CEDAR RAPIDS, Iowa — Measures to expand broadband access in rural America generally are popular — but where to start can bamboozle lawmakers, in part due to what some say are antiquated data reporting practices for internet service providers.
U.S. Rep. Abby Finkenauer, D-Dubuque, and Federal Communications Commissioner Jessica Rosenworcel on Aug. 5 led a 10-person roundtable that included representatives from state internet service providers, health care and education groups at the Cedar Rapids Metro Economic Alliance.
Earlier that morning, Finkenauer and Rosenworcel visited farmers and producers in Dyersville who use precision agriculture technologies that rely on broadband service.
One roundtable participant was Duane Willhite, superintendent of North Fayette Valley Community Schools, in northeast Iowa, who represented the Rural School Advocates of Iowa lobbying group.
Willhite said each student in grades 7-12 receives a laptop and several must stay late at school or go to local businesses to use them for online classes because of a lack of broadband access at home.
Expanding rural broadband is “vital,” Willhite said, “because our students are taking computers home and if they don’t have connections, they can’t do the homework and things like that. We really want everybody online to get the best education they can.”
Dave Duncan, chief executive officer of the Iowa Communications Alliance trade group, said broadband is at the “forefront” of multiple policy issues, and money can prove to be a challenge in expanding service.
“It boils down to making a business case to serving those customers who don’t have it yet,” he said. “The easy and cheap people have already been hooked up.”
By working together, Duncan said, state and federal programs could help provide solutions.
Speaking to The Gazette after the roundtable, Rosenworcel said, “Right now, broadband is not a luxury, it’s a necessity for modern life — you’re not going to have a fair shot if you don’t have a good internet connection.”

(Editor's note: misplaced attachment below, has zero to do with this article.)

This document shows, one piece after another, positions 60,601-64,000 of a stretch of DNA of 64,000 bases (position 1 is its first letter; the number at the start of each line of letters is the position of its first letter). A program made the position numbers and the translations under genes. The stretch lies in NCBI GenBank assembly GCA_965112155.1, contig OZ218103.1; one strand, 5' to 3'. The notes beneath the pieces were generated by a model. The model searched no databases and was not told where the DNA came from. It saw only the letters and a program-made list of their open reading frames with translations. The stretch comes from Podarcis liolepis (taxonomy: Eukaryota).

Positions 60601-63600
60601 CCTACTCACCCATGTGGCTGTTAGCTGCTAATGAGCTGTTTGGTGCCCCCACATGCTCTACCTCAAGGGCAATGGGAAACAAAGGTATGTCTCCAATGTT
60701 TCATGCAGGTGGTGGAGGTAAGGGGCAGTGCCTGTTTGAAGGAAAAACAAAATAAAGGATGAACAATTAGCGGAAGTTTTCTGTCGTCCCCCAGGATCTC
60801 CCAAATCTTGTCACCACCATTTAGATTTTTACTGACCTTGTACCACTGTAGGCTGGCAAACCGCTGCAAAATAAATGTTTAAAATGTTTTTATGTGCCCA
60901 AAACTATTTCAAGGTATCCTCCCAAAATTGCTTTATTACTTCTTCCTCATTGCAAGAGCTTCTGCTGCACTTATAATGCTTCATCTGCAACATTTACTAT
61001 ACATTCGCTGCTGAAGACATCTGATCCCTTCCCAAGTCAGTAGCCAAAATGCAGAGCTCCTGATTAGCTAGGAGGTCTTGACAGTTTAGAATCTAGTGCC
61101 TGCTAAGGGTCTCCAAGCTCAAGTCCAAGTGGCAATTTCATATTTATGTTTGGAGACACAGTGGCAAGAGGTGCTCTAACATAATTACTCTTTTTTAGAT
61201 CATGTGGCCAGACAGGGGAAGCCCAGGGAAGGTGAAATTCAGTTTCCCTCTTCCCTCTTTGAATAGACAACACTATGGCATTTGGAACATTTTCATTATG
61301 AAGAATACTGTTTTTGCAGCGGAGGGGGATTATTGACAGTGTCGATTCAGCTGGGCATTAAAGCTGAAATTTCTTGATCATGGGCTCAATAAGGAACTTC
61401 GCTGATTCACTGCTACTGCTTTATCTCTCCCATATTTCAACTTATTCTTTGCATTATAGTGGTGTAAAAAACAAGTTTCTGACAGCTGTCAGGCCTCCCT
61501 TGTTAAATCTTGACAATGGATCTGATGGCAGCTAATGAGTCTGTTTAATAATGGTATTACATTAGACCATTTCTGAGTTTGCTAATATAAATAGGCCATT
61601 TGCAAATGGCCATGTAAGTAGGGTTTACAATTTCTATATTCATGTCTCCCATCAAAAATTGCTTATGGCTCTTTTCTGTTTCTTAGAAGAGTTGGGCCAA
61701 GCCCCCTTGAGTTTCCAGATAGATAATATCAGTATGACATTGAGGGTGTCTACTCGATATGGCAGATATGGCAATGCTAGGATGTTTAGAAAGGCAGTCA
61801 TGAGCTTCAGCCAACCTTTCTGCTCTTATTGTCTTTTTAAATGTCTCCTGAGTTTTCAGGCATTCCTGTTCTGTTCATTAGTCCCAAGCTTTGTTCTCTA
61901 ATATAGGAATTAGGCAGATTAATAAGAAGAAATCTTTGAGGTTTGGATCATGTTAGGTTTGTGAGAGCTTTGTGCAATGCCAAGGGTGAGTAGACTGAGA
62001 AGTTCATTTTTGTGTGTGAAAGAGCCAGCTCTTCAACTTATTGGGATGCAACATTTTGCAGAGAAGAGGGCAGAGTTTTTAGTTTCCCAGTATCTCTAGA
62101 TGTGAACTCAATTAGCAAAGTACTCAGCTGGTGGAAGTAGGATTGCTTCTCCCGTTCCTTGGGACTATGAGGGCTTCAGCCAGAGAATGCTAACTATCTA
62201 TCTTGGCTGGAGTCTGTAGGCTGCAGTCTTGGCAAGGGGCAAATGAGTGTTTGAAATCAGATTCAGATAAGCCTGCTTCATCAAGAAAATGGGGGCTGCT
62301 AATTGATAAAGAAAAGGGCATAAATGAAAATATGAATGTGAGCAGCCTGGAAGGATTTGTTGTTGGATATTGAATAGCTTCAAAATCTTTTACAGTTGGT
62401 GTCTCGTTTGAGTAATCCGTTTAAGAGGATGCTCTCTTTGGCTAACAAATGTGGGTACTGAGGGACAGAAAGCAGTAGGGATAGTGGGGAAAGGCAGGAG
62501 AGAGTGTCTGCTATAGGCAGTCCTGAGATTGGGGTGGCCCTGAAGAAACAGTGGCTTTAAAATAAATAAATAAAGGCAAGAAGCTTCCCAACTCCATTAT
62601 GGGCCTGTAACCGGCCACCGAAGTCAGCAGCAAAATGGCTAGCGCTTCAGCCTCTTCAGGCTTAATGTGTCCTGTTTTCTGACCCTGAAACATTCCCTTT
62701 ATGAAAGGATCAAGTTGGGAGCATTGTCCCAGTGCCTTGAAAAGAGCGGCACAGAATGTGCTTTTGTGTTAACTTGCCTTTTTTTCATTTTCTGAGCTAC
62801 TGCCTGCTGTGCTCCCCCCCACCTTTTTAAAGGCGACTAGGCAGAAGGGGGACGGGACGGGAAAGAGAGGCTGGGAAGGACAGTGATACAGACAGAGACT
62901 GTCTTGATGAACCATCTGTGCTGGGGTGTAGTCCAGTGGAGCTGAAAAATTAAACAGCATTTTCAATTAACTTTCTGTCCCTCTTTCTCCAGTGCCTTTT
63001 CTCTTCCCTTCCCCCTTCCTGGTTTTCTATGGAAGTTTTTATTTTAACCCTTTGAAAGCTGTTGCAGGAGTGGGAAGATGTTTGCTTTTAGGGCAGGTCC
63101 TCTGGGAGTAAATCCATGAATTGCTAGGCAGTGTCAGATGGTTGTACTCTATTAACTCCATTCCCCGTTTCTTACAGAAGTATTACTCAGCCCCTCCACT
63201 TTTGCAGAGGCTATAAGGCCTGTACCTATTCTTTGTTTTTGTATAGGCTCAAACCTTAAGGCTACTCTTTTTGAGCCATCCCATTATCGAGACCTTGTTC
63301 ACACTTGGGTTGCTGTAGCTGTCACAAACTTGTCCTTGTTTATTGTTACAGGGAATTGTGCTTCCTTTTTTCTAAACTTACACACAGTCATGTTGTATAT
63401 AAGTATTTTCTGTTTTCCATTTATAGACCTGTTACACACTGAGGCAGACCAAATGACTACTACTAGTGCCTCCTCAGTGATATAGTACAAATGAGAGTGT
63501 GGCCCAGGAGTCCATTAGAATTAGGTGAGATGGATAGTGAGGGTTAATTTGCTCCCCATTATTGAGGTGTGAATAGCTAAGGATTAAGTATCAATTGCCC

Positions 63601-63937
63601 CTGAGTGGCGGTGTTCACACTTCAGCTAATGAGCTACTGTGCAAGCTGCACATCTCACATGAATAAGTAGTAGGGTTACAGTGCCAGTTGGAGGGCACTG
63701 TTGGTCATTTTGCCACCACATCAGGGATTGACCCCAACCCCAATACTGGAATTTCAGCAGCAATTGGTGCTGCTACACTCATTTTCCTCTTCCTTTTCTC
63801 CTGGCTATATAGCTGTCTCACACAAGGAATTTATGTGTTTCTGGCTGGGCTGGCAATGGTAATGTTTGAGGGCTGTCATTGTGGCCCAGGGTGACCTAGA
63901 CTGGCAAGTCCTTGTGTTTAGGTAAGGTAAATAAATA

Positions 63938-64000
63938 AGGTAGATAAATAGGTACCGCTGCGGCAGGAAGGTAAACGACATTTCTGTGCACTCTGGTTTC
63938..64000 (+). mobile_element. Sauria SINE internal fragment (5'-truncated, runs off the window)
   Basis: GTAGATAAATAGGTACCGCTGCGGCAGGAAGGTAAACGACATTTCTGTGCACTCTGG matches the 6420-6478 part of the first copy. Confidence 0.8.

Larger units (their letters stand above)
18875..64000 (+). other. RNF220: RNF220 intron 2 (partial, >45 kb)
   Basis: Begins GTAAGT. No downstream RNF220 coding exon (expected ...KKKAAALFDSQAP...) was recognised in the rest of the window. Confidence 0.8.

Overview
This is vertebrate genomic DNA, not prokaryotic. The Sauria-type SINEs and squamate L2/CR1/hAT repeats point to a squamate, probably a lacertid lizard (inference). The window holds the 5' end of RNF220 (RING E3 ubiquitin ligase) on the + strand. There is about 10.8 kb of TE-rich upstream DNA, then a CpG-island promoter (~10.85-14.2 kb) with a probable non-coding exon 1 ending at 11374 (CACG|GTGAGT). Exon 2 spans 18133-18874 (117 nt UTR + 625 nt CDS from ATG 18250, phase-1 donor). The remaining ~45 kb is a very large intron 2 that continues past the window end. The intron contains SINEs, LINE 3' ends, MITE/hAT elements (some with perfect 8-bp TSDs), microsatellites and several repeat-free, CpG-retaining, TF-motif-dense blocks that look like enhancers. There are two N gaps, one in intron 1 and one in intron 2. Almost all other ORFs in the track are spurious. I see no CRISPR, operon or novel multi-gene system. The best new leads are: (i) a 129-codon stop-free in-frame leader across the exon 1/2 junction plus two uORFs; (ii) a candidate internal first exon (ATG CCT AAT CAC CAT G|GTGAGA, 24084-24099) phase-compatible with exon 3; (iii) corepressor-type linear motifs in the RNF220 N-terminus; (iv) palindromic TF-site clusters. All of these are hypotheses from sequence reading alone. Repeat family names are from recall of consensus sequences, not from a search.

“We have cities and towns throughout this country that do not have the internet access they need,” she said. “If we’re going to fix that digital divide, the first thing we’re going to have to do is measure it.”
Finkenauer in late July introduced a House bill — the Broadband Transparency and Accountability Act of 2019 — that would mandate ISPs report more in-depth data in their Form 477 filings, submitted to the FCC twice a year and detailing where they offer internet access at speeds upward of 200 kilobits per second, or kbps.
Finkenauer said her bill would require the reporting of new data, including affordability and the location of service “dead zones,” and also produce a more accurate map of broadband service than the FCC currently has so federal dollars can be spent more efficiently.
“As we make investments in rural broadband, we’ve got to make sure that we’re doing so in a very smart and effective way,” Finkenauer said.
Even if all but one home in a census block lacks broadband, the one home currently qualifies the block as “served,” potentially restricting the city’s access to state and federal funding, she said.
The FCC last week approved a proposal to address that issue and update its broadband data and mapping requirements. Under the Digital Opportunity Data Collection, ISPs will have to report data using “shapefiles,” or polygonal maps of their service areas, rather than census blocks.
“I’m pleased that the agency is starting to improve that. We’re going to have more granular data as a result, but I think we have to keep on working on this because getting this data right is the start of solving this problem,” Rosenworcel said.